On April 6, 1917, the United States entered World War I, an act that impacted the lives of millions and forever altered the course of history.

Nearly 100 years later, UNCG graduate student and Army veteran Jason Baum is telling the story of the war from the perspective of those who were impacted most: twenty-somethings.

And he’s hoping millennials will listen.

Baum, who will earn a master’s degree in history with a concentration in museum studies in May, has been working on his capstone project “Battlefield to Ball Field” since August. Having served in the Army for four years – including a deployment to Afghanistan in 2013 – Baum was compelled to use his project as a way to take part in the WWI Centennial Observation.

His exhibit, which will be on display for the public on Saturday, April 16, from 9 a.m. to 5 p.m. at War Memorial Stadium in Greensboro, seeks to tell the story of the war and its effect on the Greensboro community, specifically young adults.

“The large majority of service members serving in WWI were in their early 20s,” Baum said. “I want millennials to see themselves in the lives of these people.”

The exhibit, which guides participants through the stadium concourse and down a runway to the field, includes three main sections:

  • A history of Greensboro from 1900 to 1926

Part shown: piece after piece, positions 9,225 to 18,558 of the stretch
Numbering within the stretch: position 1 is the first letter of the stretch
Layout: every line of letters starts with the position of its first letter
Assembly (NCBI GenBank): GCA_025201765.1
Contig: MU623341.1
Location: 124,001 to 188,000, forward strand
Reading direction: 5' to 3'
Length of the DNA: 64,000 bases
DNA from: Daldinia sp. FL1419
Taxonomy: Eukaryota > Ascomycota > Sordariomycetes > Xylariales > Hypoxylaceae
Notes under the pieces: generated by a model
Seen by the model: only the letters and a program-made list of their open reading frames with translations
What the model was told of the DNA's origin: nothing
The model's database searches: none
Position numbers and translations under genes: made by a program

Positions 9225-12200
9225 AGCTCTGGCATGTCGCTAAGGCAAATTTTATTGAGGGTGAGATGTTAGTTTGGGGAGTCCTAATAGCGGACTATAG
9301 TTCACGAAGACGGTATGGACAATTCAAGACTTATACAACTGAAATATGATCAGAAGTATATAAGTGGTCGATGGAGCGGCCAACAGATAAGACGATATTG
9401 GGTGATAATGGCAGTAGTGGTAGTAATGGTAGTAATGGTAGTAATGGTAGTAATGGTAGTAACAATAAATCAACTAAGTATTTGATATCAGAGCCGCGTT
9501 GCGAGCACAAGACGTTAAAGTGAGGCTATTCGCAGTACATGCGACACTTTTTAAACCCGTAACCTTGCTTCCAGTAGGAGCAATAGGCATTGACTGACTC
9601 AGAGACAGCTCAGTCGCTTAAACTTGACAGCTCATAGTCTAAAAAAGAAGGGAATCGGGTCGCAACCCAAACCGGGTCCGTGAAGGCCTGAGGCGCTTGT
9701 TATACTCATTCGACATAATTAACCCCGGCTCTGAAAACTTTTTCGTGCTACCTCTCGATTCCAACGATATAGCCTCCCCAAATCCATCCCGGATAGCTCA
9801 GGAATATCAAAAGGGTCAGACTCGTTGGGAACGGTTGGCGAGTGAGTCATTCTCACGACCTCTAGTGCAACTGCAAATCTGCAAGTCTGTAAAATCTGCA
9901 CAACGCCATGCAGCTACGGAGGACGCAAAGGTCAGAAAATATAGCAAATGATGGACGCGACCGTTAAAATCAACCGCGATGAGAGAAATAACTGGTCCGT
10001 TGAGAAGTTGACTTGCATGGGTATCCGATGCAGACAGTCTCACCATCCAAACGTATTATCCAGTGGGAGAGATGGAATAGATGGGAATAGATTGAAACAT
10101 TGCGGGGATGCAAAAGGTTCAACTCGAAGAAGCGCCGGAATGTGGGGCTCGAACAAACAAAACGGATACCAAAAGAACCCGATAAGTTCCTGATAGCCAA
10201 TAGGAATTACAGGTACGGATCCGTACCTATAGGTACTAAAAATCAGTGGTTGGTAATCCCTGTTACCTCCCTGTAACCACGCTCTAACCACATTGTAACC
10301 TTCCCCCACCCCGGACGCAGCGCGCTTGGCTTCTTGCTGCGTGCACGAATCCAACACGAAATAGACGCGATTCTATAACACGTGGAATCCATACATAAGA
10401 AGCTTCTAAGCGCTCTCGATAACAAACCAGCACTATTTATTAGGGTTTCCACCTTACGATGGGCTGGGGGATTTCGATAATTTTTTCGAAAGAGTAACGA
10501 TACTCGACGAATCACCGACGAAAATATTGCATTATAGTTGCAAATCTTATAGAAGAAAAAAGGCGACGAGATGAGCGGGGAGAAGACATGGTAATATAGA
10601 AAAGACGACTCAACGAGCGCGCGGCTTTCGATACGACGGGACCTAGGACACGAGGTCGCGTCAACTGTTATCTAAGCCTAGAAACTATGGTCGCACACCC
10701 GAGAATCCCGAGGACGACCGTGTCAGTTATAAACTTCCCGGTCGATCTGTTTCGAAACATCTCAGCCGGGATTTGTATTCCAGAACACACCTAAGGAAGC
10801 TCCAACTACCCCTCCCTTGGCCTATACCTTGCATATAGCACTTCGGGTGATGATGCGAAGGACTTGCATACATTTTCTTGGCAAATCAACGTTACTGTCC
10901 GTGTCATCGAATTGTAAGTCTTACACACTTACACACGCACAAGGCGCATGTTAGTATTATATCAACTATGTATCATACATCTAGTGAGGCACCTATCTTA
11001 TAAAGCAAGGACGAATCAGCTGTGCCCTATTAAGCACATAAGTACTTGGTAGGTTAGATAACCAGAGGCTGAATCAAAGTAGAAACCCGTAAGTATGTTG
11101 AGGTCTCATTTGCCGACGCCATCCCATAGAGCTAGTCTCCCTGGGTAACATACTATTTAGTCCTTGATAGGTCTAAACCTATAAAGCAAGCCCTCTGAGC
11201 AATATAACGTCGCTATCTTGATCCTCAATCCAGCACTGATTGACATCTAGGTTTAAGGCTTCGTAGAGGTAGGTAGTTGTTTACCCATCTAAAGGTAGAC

• An overview of the war experience in Greensboro and overseas
  • The stories of the 86 people from Greensboro who died serving in the war

Throughout these main sections, participants will take a trip back in time to learn more about the economy during the early 1900s, the rise of technology, training for soldiers and Greensboro’s contributions to the war.

Afterward, participants will walk onto the field, which will be transformed into a mini “Flanders Field” and covered with 1,634 poppies – handcrafted by Baum – to represent the individuals from Greensboro who served in the war.

“I modeled the installation after the Tower of London war memorial that featured 888,246 red poppies,” Baum said. “The poppies are designed to help people wrap their minds around the sheer amount of people from this area who served.”

At the conclusion of the exhibit, Baum hopes millennials will walk away with an opinion.

“I want people, especially millennials, to decide if the war was worth it,” Baum said. “The goal is for people to leave with an opinion about WWI and the necessity of war in general.”


Story by Alyssa Bedrosian, University Relations
Photography by Martin W. Kane, University Relations